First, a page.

Hit a Grand Slam with your Defined Contribution Plan

As we move into spring, many athletes, including my son, begin to prepare for the baseball season.  A lot of preparation goes into baseball. Such as going to the batting cage to get some practice in before the season even starts and finding the perfect bat.  Before having a son in baseball, I did not realize how important it is to have the right bat.  The size of barrel, length and weight of the bat all play a factor in having a successful baseball season. However, the key is the sweet spot, the location on the bat that provides the best chance of hitting the ball out of the park, for a home run or better yet a GRAND SLAM.

Cover your bases

Think of sponsoring a defined contribution plan as similar to baseball. Think about the bases and what is suggested to maximize successful retirement outcomes:

  • On first base: You first need employees to participate.   A goal for employers is to challenge at least 90 percent of their employees to participate in the retirement program.
  • On second base: You need adequate savings levels.  Did you know that employees may need to save on average at least 10 percent of their pay plus employer contributions over their entire working careers (ages 25-65) to have enough income in retirement? [1]
  • On third base: You need a well-diversified portfolio.  Aim for at least 90 percent of employees to be invested in diversified investment options.

Get more players in the game

Just like the perfect bat, plan sponsors need a perfect plan design and employee momentum to successfully load the bases and hit their grand slam. The Principal® PlanWorks plan design is a strategy to help plan sponsors toward finding their sweet spot by using certain plan features that work  together for retirement savers instead of against them.  This strategy includes:

  • Automatic enrollment for existing and new employees starting with at least 6%  elective deferral default and then use automatic escalation on an annual basis of at least 1% until the rate is at least 10% of pay. [1]
  • Re-sweep employees who have opted out of the plan or are not saving at the automatic enrollment default.    Our research shows that participation rates increase significantly and that 91% of employees will participate in the plan when automatic enrollment is implemented.[2]
  • Stretch the match formula to encourage employees to defer at higher levels to get the full employer match while managing overall employer contribution costs.
  • Naming a diversified investment option as the qualified default investment alternative (QDIA).  Many participants do not have the know-how or time needed to choose appropriate investments for their retirement savings [3]

Employing these strategies may provide employers with a grand slam and drive participants who may be on first, second and third base home toward retirement readiness.

Consider using the Principal® PlanWorks strategy for plan design to help your employees become retirement ready. Contact your financial professional or representative from the Principal Financial Group® for more information.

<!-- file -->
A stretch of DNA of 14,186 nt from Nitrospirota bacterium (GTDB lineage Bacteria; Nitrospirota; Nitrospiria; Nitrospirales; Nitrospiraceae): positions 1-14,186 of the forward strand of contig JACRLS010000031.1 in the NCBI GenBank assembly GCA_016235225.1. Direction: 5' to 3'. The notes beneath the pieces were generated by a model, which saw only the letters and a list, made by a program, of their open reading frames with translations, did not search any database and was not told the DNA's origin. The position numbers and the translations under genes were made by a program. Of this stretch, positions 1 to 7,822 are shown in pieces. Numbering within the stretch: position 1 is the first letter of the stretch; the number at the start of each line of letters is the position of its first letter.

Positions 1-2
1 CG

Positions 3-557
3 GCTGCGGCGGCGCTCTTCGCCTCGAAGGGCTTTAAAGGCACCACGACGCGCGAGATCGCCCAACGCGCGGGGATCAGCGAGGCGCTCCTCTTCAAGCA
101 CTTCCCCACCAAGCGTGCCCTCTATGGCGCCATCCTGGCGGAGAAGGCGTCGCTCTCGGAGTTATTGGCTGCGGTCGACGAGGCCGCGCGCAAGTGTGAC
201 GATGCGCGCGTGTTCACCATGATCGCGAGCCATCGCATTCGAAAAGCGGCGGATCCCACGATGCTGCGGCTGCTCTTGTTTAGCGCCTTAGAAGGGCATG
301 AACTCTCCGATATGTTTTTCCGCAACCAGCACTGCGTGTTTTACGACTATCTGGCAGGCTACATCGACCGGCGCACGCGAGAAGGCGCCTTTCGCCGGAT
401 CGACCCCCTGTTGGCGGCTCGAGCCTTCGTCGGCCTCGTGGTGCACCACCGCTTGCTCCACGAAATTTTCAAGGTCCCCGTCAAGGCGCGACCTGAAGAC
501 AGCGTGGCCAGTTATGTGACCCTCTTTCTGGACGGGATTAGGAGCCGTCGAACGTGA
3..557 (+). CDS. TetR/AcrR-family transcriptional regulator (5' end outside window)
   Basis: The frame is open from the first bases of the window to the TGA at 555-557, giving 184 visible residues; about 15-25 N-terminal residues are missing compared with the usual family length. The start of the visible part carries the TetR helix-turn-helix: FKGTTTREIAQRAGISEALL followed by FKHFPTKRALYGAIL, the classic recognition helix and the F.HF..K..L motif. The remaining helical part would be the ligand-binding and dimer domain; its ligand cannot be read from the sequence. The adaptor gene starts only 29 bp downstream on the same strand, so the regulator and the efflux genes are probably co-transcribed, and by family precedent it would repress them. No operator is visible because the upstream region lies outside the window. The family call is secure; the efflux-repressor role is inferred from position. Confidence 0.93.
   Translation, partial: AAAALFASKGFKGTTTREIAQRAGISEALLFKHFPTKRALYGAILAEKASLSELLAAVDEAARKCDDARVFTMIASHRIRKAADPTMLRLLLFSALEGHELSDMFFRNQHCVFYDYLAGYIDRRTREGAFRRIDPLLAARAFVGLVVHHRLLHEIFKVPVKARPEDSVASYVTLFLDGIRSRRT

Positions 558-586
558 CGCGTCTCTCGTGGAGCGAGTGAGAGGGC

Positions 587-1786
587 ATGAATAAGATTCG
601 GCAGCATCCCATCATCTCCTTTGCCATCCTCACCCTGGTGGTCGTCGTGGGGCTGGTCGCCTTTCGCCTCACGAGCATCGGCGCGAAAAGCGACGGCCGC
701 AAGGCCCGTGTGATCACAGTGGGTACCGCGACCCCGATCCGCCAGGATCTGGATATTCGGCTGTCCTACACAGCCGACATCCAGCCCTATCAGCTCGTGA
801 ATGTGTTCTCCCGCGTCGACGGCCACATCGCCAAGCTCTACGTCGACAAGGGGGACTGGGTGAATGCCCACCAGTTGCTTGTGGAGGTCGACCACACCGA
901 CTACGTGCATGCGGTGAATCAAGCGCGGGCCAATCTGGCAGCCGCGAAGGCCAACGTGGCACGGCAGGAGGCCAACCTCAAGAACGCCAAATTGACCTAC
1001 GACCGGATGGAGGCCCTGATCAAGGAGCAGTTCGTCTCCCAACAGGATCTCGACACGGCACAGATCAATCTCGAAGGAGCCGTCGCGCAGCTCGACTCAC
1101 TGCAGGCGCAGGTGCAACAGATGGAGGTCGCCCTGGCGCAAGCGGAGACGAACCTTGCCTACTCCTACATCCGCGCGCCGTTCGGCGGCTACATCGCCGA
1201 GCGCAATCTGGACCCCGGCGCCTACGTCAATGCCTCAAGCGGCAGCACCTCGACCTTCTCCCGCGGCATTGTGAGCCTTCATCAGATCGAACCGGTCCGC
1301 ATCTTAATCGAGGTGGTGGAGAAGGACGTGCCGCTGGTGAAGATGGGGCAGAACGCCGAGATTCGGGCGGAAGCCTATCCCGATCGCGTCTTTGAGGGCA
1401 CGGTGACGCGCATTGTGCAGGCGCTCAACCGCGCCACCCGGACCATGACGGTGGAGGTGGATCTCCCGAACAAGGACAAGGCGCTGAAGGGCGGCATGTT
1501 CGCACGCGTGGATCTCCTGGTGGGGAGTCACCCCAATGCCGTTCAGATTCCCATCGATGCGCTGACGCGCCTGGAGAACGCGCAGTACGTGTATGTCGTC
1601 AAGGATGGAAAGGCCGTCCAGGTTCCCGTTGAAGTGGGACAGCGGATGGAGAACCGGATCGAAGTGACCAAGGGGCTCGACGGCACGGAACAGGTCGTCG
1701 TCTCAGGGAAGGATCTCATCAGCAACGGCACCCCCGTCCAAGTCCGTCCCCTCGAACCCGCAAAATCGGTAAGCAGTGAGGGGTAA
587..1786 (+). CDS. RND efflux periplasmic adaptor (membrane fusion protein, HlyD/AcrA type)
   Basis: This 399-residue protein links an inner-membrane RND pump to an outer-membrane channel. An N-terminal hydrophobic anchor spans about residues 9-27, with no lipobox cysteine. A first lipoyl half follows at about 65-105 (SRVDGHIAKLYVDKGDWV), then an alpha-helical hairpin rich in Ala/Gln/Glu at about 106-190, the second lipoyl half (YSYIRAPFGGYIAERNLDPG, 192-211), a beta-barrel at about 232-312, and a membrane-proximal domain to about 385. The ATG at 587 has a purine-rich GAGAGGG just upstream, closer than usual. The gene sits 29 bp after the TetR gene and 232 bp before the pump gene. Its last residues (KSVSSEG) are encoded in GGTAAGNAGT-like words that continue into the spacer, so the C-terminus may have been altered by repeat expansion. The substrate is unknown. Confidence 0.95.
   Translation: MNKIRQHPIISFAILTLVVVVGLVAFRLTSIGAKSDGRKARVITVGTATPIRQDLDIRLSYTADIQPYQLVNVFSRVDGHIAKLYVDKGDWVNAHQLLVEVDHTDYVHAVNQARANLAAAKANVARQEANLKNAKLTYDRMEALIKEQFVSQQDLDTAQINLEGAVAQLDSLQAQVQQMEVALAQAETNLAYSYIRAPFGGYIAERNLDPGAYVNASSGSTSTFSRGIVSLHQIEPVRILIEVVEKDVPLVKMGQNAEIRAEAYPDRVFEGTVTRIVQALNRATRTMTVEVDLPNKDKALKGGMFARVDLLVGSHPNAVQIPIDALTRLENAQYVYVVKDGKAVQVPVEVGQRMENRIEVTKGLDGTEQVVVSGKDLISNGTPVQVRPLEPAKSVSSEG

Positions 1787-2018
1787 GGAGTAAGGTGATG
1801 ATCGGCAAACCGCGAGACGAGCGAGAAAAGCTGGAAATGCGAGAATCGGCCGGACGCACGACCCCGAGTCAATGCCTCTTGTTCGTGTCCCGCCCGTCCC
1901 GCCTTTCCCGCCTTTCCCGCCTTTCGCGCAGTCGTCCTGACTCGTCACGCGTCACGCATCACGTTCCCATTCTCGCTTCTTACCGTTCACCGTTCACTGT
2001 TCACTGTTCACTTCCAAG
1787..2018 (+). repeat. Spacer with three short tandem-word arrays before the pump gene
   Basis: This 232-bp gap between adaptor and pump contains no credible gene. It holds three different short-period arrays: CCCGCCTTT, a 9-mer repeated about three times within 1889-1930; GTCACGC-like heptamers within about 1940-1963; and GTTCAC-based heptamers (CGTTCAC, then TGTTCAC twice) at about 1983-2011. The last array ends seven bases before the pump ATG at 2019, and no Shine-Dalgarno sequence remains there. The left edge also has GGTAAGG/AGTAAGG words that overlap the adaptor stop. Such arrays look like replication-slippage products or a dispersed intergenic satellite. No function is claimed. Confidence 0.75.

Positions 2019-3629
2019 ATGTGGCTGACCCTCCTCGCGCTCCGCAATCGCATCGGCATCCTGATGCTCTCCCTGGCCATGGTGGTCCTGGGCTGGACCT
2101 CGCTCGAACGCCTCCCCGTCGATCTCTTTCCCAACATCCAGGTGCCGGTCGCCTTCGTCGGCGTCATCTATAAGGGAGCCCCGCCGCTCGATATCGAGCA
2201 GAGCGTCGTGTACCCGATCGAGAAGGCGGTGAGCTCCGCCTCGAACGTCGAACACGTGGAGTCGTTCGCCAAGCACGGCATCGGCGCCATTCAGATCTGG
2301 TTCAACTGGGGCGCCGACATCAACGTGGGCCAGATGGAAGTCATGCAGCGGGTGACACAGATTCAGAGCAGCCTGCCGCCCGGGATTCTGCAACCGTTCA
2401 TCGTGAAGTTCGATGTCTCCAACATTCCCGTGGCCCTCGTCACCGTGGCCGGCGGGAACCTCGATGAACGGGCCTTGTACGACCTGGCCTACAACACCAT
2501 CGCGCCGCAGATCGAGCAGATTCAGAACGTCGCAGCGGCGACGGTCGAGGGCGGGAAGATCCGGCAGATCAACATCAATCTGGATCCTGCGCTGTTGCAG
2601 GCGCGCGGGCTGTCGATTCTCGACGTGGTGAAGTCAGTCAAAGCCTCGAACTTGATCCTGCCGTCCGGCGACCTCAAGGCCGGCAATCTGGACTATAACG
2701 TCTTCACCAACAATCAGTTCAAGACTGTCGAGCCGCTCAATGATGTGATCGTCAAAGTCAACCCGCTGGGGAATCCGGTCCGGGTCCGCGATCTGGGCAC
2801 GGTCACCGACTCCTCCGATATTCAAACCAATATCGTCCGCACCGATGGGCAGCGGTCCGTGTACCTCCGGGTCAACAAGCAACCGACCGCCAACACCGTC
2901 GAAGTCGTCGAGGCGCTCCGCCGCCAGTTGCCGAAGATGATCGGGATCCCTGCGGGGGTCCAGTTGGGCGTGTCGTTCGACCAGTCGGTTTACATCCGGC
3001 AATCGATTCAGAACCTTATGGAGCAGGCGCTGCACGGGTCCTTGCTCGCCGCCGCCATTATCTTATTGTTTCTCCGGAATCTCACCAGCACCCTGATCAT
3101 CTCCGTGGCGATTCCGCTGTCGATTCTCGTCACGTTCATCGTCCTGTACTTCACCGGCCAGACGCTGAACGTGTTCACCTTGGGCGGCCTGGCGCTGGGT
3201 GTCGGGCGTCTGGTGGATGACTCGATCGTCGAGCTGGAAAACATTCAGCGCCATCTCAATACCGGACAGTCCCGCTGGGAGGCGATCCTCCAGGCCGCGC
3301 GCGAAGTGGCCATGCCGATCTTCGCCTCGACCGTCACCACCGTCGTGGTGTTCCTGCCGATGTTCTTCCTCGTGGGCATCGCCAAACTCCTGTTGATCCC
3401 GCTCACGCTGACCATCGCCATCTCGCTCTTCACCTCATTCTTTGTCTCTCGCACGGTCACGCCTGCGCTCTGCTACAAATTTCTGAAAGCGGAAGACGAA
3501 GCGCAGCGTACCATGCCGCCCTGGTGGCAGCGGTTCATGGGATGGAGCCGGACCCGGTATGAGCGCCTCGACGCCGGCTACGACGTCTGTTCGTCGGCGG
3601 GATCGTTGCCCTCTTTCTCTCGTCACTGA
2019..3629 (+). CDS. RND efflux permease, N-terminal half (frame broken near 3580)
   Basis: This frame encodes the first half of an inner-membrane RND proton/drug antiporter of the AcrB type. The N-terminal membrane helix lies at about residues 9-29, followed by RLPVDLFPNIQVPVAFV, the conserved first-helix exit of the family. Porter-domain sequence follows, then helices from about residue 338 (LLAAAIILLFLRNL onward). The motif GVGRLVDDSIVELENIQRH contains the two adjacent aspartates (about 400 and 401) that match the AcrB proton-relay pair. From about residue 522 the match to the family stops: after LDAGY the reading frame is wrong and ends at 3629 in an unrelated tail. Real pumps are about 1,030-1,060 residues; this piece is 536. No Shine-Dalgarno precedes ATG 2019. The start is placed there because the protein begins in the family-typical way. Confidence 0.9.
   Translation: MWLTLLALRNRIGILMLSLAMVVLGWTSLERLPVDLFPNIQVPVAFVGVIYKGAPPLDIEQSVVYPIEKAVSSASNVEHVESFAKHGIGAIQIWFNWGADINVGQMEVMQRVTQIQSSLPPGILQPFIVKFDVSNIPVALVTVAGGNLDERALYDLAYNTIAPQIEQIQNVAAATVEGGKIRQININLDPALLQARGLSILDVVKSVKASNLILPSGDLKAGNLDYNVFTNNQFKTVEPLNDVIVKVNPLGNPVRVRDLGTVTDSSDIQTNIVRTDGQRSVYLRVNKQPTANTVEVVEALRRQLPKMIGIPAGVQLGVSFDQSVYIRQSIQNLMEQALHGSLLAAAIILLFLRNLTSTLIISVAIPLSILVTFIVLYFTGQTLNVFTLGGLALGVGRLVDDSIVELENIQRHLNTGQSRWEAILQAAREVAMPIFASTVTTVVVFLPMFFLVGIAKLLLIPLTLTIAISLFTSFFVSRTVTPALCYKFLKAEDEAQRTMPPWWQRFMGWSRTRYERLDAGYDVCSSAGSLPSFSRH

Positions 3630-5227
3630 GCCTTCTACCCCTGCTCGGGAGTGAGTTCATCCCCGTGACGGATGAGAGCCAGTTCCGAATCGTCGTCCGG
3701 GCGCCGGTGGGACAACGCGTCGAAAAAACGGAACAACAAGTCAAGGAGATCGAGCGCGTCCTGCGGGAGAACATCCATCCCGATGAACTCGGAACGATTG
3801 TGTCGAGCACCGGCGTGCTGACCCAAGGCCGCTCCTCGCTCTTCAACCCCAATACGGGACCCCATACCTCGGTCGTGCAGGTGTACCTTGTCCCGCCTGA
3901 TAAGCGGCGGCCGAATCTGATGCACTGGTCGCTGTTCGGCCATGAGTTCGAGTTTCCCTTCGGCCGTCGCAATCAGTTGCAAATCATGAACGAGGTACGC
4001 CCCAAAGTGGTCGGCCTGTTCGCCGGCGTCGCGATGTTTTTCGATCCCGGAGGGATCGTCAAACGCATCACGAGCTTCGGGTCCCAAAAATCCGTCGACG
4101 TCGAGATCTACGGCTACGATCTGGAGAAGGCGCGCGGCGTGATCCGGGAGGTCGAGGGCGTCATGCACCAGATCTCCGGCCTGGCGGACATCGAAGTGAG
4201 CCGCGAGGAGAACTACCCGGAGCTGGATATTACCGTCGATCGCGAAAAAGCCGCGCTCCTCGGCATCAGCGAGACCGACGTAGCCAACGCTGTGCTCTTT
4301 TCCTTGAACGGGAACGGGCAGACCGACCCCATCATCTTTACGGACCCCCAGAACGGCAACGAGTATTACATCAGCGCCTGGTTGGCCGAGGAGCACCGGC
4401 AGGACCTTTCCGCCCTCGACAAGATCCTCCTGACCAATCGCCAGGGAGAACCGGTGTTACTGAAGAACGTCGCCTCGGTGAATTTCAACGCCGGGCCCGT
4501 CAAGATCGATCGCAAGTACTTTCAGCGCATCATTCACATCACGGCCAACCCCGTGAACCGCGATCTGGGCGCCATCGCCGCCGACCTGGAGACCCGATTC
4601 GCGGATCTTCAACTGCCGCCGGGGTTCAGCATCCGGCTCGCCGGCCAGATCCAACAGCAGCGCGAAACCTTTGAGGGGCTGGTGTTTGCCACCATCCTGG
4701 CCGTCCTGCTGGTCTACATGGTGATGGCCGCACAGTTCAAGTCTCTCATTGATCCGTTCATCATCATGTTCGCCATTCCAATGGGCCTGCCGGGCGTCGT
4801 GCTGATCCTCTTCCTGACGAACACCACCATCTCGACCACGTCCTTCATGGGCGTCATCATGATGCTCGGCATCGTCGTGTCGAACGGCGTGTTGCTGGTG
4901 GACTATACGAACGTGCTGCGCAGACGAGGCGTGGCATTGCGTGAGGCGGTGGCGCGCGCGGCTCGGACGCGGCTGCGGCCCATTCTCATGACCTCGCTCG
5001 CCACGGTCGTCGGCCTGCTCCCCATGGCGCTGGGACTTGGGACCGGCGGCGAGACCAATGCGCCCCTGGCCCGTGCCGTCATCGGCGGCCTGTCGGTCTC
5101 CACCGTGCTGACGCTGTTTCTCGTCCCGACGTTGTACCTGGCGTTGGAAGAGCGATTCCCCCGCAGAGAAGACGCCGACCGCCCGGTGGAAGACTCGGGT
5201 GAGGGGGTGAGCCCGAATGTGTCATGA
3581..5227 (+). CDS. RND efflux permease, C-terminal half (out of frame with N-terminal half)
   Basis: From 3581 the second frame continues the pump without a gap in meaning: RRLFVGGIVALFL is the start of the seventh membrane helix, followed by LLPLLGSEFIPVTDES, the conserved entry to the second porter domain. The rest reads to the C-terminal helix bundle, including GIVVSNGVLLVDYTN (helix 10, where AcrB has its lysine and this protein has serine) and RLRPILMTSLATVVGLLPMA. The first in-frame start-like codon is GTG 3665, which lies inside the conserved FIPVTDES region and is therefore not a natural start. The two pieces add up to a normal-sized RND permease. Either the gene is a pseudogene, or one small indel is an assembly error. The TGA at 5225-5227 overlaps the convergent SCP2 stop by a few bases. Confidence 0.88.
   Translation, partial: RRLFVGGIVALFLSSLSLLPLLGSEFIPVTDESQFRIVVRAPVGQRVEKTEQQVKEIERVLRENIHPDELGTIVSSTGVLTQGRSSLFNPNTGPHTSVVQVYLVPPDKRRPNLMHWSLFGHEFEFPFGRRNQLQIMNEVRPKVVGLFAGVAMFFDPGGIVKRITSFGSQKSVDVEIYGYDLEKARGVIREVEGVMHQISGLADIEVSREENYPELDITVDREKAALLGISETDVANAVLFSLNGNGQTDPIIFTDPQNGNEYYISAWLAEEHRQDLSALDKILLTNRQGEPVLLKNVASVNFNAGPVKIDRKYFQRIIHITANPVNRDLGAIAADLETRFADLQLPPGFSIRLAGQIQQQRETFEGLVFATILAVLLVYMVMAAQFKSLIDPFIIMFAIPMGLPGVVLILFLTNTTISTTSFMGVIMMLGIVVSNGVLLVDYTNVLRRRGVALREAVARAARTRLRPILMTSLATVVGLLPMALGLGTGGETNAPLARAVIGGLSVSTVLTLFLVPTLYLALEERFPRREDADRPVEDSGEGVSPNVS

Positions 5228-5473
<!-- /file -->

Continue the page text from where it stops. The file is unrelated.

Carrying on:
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[1] Based on analysis conducted by the Principal Financial Group, August 2013. The estimate assumes a 40-year span of accumulating savings and the following facts: retirement at age 65; a combined individual and plan sponsor contribution of 12 percent; Social Security providing 40 percent replacement of income; 7 percent annual rate of return; 2.5 percent annual inflation; and 3.5 percent annual wage growth over 40 years in the workforce. This estimate is based on a goal of replacing about 85 percent of salary. The assumed rate of return for the analysis is hypothetical and does not guarantee any future returns nor represent the return of any particular investment. Contributions do not take into account the impact of taxes on pre-tax distributions. Individual results will vary. Participants should regularly review their savings progress and post-retirement needs.
[2] The Principal Financial Group. Data based on a combination of 42,807 participants opting out of Automatic Enrollment or Automatic Increase as of 4/25/13 and 65,662 opting in to Principal Step Ahead Retirement OptionSM as of 3/31/13.
No investment strategy, such as asset allocation or diversification, can guarantee a profit or protect against loss in periods of declining values. The ultimate decision as to whether an asset allocation choice is an appropriate investment option for a plan and whether it can serve as a QDIA belongs to the appropriate retirement plan fiduciaries. The selection of any investment options on behalf of a plan is the fiduciary responsibility of the appropriate plan fiduciary, which is not Principal Life. Plan fiduciaries remain subject to a varying amount of ongoing responsibility, depending on the structure of the plan the fiduciary serves and the nature of the plan fiduciary’s position. Please consult with your counsel or other adviser as to the responsibility of a plan fiduciary with regard to the selection or retention of any plan investment option by a plan fiduciary.